How & When to Prune a Cherry Tree

A cherry tree in flower dances its way across spring to come into fruit in early summer. Backyard growers often ignore pruning, not wanting to deprive the tree of some of its magic. Proper pruning, however, not only increases the tree's productivity but also improves the quality of its fruit and the number of its flowers. Appropriate trimming opens up the tree canopy to light, critical for cherry blossom development and optimal cherry set, flavor and quality


Prune cherry trees in late winter or early spring. When buds are poised to break is the ideal moment to prune, according to Aggie Horticulture -- just as the cherry blossom buds begin to swell. Pruning at this time encourages rapid healing rather than allowing wounds to remain open for an extended period of time; it also avoids winter injury.

Look closely at your cherry tree before you begin pruning. Imagine the shape you want to achieve. Eliminate dead, diseased and damaged wood -- what growers term the "three Ds." Use sharp clippers and remove branches flush with the underlying branch. Inspect the tree for crossing branches that might rub together and infect; cut off the weaker of the two or the one more poorly placed. Eliminate upright-growing shoots with sharp branch angles. Trim back unbranched lateral growth by 25 percent to encourage side branches.

Select permanent scaffold branches -- the cherry tree's main side branches -- if you have not already done so. Choose scaffold branches that spiral around the cherry tree's trunk, spaced 6 to 12 inches apart. Clip off competing branches, as well as limbs that start in the outer area of the canopy and cross back through the center. Retain branches that grow from the center of the canopy outward. Prune low-growing branches so they do not touch the ground.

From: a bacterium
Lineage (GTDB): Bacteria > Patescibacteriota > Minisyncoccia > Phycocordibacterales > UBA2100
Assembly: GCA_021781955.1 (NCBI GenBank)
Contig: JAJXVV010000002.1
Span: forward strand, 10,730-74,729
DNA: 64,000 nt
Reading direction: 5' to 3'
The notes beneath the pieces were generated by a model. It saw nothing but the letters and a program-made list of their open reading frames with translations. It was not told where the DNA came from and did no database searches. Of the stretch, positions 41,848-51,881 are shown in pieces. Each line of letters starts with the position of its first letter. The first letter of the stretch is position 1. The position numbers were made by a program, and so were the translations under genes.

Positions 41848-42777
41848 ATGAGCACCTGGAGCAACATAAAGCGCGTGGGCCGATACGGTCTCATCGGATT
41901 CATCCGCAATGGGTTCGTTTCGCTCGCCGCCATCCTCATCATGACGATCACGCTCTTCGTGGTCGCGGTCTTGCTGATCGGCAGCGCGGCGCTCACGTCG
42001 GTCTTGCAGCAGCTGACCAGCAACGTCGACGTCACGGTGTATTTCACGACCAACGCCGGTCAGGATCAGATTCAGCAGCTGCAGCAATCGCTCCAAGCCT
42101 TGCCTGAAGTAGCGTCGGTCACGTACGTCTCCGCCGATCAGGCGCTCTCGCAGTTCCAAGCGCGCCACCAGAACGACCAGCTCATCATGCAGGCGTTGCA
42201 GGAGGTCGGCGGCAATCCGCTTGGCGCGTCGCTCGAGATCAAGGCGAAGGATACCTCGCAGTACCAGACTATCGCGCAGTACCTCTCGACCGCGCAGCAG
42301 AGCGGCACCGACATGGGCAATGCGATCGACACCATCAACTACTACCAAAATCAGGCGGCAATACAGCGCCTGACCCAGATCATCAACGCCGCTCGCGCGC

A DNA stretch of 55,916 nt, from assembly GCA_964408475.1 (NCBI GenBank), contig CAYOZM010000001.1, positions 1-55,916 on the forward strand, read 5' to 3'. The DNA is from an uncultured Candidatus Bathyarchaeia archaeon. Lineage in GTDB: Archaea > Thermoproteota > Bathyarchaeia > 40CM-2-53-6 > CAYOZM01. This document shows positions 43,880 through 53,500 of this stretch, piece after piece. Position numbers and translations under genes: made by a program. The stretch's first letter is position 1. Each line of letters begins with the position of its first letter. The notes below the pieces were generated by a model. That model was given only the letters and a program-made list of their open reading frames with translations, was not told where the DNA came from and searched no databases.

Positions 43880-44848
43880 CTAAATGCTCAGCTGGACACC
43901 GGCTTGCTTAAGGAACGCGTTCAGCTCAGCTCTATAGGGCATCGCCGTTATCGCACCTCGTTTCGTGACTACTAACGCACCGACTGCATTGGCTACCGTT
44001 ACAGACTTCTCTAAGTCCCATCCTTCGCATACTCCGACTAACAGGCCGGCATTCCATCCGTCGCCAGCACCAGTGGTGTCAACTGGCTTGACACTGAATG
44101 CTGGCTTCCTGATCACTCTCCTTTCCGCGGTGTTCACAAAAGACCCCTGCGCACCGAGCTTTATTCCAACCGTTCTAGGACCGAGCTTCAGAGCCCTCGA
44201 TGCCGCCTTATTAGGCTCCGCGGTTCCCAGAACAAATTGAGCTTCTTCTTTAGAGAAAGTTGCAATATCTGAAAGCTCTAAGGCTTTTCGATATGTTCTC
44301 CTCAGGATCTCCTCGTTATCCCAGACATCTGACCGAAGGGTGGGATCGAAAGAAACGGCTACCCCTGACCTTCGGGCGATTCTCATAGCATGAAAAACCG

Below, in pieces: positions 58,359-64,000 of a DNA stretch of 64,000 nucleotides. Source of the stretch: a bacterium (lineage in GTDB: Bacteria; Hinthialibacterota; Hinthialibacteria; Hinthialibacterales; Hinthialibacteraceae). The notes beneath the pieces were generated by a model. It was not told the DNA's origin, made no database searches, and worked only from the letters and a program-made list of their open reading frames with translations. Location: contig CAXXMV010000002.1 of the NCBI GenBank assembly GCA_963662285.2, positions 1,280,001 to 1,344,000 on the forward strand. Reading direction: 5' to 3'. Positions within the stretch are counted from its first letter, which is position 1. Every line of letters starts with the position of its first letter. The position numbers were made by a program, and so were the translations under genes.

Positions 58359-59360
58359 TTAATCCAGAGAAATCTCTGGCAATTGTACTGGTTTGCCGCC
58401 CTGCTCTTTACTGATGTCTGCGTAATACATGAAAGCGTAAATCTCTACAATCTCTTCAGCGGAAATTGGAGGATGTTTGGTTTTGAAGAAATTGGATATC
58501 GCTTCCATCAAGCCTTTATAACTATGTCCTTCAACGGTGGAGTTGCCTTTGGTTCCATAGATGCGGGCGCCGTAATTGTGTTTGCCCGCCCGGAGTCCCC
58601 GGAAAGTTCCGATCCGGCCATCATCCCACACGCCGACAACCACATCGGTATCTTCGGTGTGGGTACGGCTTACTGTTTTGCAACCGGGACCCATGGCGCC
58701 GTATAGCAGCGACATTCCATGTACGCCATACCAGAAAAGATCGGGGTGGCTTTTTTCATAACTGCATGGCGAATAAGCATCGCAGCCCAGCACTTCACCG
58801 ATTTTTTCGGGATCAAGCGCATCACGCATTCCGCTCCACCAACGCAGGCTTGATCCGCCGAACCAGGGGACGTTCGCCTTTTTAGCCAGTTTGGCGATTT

Adopt good pruning habits that encourage cuts to heal quickly on your cherry tree, preventing disease and insect infection. Make cuts flush with the adjacent branch without leaving stubs. Angle horizontal cuts so that water runs off the cut surface. Use cherry "wound compounds" for aesthetic reasons, but realize that they do not promote healing.

Prune cherry trees sparingly in the summer, only to eliminate upright and vigorous current growth. Remove entire shoots back to side shoots. Do not prune heavily in the summer. Cherry trees store their energy in the branches and leaves during summer months, so summer pruning reduces the tree's energy supplies. Conclude summer pruning in July to minimize the potential for winter injury.